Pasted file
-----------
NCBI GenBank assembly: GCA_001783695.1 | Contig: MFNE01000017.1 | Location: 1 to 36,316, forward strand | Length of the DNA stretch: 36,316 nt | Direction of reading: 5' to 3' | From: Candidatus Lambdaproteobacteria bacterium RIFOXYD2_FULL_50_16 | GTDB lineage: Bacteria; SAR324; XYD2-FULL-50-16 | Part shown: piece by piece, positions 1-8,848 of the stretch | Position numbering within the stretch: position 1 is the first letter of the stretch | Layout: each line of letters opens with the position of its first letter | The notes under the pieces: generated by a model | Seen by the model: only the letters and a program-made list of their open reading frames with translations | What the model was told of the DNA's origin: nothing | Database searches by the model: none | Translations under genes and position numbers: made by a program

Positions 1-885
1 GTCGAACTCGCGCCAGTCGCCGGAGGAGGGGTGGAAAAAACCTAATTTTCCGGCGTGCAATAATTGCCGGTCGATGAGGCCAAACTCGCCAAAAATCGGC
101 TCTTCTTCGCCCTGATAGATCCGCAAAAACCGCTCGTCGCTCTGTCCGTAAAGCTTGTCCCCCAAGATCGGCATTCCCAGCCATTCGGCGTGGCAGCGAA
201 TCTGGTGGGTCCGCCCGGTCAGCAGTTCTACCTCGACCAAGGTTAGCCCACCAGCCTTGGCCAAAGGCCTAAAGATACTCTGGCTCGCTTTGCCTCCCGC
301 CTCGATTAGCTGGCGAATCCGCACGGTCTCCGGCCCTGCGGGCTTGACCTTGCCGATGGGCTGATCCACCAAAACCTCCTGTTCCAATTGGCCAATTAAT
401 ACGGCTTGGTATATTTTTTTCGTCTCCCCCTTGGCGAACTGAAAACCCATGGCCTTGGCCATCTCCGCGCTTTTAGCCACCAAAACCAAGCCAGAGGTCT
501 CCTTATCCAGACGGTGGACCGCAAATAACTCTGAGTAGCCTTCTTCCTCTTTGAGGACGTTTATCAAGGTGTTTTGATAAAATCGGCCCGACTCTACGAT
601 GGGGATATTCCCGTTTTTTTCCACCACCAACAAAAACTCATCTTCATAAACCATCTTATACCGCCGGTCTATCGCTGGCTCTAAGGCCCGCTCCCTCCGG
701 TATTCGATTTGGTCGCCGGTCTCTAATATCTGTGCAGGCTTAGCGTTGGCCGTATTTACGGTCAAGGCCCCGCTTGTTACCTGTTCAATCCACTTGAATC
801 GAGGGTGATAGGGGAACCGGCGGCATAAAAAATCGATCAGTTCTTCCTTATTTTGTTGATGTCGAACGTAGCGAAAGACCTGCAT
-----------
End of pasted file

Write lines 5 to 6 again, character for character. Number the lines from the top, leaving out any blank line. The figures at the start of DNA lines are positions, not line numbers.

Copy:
201 TCTGGTGGGTCCGCCCGGTCAGCAGTTCTACCTCGACCAAGGTTAGCCCACCAGCCTTGGCCAAAGGCCTAAAGATACTCTGGCTCGCTTTGCCTCCCGC
301 CTCGATTAGCTGGCGAATCCGCACGGTCTCCGGCCCTGCGGGCTTGACCTTGCCGATGGGCTGATCCACCAAAACCTCCTGTTCCAATTGGCCAATTAAT